Now Jesus uses very earthly, physical, common elements to heal the man's blindness. God doesn't deal with people internally. Rather, he uses external means. In, with, and under the spit and mud, Jesus word from outside the man heals him of his blindness. God often uses ordinary, everyday, physical things to work in the lives his people. After all he used ordinary, everyday, physical human body hung on a cross to bring forgiveness into the world. And he chooses to bring that forgiveness directly to you through water, bread, and wine.
8 The neighbors and those who had seen him before as a beggar were saying, “Is this not the man who used to sit and beg?” 9 Some said, “It is he.” Others said, “No, but he is like him.” He kept saying, “I am the man.” 10 So they said to him, “Then how were your eyes opened?” 11 He answered, “The man called Jesus made mud and anointed my eyes and said to me, ‘Go to Siloam and wash.’ So I went and washed and received my sight.” 12 They said to him, “Where is he?” He said, “I do not know.”
13 They brought to the Pharisees the man who had formerly been blind. 14 Now it was a Sabbath day when Jesus made the mud and opened his eyes. 15 So the Pharisees again asked him how he had received his sight. And he said to them, “He put mud on my eyes, and I washed, and I see.” 16 Some of the Pharisees said, “This man is not from God, for he does not keep the Sabbath.” But others said, “How can a man who is a sinner do such signs?” And there was a division among them. 17 So they said again to the blind man, “What do you say about him, since he has opened your eyes?” He said, “He is a prophet.”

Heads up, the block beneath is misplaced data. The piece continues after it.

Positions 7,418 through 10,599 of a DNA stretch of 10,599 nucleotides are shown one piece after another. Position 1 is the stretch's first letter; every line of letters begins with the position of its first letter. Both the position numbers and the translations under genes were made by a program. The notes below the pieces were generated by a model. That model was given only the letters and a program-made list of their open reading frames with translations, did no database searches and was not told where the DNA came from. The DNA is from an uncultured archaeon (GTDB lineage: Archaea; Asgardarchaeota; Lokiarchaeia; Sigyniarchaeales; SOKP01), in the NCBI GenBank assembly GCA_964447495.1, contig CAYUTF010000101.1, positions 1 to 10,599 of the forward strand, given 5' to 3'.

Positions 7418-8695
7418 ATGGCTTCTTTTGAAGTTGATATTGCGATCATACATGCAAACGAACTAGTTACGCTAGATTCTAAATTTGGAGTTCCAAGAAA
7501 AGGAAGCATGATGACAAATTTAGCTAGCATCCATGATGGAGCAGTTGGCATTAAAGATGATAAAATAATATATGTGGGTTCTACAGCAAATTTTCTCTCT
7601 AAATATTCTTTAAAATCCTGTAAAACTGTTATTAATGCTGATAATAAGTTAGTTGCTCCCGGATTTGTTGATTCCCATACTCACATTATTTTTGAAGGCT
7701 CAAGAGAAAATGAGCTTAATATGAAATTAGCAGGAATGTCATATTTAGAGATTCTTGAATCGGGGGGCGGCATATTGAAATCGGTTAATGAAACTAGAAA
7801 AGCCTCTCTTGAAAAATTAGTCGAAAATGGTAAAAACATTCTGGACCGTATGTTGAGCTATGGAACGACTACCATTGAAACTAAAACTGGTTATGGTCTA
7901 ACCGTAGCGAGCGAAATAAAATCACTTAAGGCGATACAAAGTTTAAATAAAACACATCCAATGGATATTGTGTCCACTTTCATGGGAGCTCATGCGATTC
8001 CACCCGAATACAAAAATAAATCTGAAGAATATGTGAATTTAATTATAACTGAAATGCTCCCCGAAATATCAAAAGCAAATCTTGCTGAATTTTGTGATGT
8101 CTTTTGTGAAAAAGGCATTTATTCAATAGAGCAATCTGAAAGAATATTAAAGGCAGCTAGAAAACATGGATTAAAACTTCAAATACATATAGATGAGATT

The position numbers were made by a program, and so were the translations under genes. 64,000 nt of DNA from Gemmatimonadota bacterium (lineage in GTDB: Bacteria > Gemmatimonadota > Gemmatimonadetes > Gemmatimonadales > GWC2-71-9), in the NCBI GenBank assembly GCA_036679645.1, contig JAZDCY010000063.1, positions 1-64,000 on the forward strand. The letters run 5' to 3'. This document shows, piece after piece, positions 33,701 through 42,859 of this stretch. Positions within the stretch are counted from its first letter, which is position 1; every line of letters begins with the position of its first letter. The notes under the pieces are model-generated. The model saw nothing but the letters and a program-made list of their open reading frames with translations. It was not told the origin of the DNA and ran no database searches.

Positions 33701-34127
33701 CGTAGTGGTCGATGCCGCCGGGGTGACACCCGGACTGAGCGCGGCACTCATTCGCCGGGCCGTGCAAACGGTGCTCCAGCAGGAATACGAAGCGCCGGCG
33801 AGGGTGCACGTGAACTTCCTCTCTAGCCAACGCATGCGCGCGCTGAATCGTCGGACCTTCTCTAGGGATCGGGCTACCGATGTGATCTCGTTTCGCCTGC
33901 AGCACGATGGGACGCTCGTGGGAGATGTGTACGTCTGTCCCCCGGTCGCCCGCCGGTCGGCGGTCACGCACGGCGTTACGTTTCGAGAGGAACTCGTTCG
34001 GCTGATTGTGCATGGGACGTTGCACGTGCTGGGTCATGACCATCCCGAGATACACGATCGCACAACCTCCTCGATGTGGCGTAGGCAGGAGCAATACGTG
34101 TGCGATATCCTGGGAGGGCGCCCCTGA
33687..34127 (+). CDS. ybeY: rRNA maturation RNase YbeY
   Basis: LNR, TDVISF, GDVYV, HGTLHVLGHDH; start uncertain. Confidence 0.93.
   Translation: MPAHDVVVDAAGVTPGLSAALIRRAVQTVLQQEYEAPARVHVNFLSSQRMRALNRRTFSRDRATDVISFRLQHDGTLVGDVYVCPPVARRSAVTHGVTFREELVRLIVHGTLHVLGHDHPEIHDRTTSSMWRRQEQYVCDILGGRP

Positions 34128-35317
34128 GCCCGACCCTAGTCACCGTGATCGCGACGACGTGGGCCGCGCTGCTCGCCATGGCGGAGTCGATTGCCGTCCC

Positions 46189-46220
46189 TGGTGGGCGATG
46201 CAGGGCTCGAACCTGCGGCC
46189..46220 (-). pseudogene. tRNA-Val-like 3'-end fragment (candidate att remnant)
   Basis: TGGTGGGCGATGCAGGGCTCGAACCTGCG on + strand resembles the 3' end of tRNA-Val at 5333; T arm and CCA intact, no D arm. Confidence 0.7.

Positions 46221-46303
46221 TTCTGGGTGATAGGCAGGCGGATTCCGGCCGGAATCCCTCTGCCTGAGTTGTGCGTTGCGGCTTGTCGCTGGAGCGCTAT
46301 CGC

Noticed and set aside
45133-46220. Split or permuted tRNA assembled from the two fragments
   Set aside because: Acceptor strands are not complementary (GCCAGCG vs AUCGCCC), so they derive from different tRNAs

It is fair to say a dispute arose. The man's neighbors wonder if he's really the same man. Blind men didn't every day receive their sight back again. Even the Pharisees are divided. "He can't be from God, because he doesn't obey the laws that we've made about the Sabbath. They argue about whether Jesus is "from God". Truth is when Jesus comes on the scene there is always division. With Jesus the primary question is always who he is. Since they can't believe, they turn on the man's parents.